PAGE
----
Lizzbian Power

Comic, pundit and progressive, Lizz Winstead talks about her politics, her Catholic roots and Michele Bachmann's Minnesotan congeniality

Interview by Will O'Bryan
Published on May 31, 2012, 5:55am | Comments

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MW: Do you have spiritual belief today? Do you believe in some sort of afterlife?

WINSTEAD: I kind of believe there is some bigger spiritual thing. I don't know what it is. I don't know how to define it. I also don't put it above other things, like science. It's called faith for a reason.

Hopefully, faith propels people to be good. But when it propels you to deny things that can be proven, I don't understand that. I also don't understand how some people of faith can say God says this and that. Well, God created scientists. And science. And facts. So why are you denying those things God created? It's sort of weird that we live in a country where if you are a climate-science denier, you can be leader of the free world. If you're somebody who says we need to prioritize science over religious beliefs, you can be banished for all eternity in big decision-making centers and be called a Muslim and a communist and a socialist and everything else. It's so weird.

MW: You're a big Planned Parenthood booster, so I want to take your mention of birth control a little further. Today, the debate isn't just about abortion, but now we're talking about contraception.

WINSTEAD: We used to be fighting this abortion battle. Now we are fighting a contraceptive battle, condom battle, moving into this very disturbing privacy realm. When [Sen.] Roy Blunt (R-Mo.) proposes a bill that says your boss can make moral judgments and deny you any kind of health care in your insurance plan if he deems that your behavior is somehow immoral, what kind of world is that? How is that even possible? This is the part where common sense goes off the rails.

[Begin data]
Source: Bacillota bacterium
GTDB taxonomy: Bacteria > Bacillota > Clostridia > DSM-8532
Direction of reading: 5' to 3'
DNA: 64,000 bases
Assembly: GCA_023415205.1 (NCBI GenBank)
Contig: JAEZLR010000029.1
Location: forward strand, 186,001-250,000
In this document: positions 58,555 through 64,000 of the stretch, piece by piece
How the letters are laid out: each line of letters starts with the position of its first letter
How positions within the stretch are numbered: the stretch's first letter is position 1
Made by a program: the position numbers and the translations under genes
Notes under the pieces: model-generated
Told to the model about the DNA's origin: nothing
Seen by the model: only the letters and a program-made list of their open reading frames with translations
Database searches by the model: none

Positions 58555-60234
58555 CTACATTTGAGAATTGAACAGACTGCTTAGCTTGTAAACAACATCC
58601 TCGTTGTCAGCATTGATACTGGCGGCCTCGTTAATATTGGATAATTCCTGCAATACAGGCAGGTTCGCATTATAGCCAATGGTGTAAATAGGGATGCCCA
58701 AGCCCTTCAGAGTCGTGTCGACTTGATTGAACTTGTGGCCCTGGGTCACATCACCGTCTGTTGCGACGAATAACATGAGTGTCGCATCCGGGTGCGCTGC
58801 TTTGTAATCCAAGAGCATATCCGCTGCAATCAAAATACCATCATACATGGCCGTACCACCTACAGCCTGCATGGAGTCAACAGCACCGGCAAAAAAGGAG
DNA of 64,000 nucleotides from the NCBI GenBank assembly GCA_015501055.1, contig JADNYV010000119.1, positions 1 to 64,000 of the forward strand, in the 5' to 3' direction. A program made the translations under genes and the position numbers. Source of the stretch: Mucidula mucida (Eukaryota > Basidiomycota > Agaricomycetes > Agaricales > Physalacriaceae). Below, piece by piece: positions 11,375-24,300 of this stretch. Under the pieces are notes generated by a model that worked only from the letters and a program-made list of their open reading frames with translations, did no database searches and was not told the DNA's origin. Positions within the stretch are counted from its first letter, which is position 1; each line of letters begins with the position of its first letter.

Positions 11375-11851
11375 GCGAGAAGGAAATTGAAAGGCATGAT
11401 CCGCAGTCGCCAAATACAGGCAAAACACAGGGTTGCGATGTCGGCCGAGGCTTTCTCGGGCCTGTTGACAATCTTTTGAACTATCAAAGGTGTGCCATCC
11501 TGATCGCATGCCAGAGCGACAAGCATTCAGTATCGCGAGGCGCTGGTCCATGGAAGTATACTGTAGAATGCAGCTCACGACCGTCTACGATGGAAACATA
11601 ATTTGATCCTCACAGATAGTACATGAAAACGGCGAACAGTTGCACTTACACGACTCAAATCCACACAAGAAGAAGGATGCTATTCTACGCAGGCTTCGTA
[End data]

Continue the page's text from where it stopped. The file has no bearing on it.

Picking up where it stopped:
When you say you'd like to reduce the number of abortions in this country and the way you plan to do that is to remove access to birth control? You shouldn't even be allowed at the table, because it's absurd. And it's legitimized. These people are legitimized. When you can say that conception happens two weeks before fertilization, I don't know what you're talking about. What? You make a suggestion in law that women should have a transvaginal probe inserted in them when it's not medically necessary and it's against their will and they have to pay for it? And you just assume we're going to sit there and go, ''Okay.''

MW: At first, being calm and reasonable, I sympathized with people not wanting their tax dollars used for something they found immoral. Then I remembered that my tax dollars helped fund the Iraq War.

WINSTEAD: We wouldn't be able to conduct ourselves as a nation if everybody got to pick and choose what they deemed morally acceptable and designate their tax dollars. That's impossible. That's why we have government. We vote for people to make decisions. We live under a set of laws and things need to make sense. Don't use those things if you're morally opposed. But don't put that on somebody else, because we all have the freedom to have sex. I hate to break it to you. As much as you're trying to legislate the sexuality and the sexual practices of people, people are going to finally catch on. It feels to me that people who have crappy sex lives are trying to ruin the world for the rest of us.

MW: I look at marriage equality that way. If you're opposed, belong to a religious body that won't allow it, so it won't happen in your church or synagogue or whatever. If you get the invitation to the wedding, decline it. If that's not good enough, you probably need to see a therapist.

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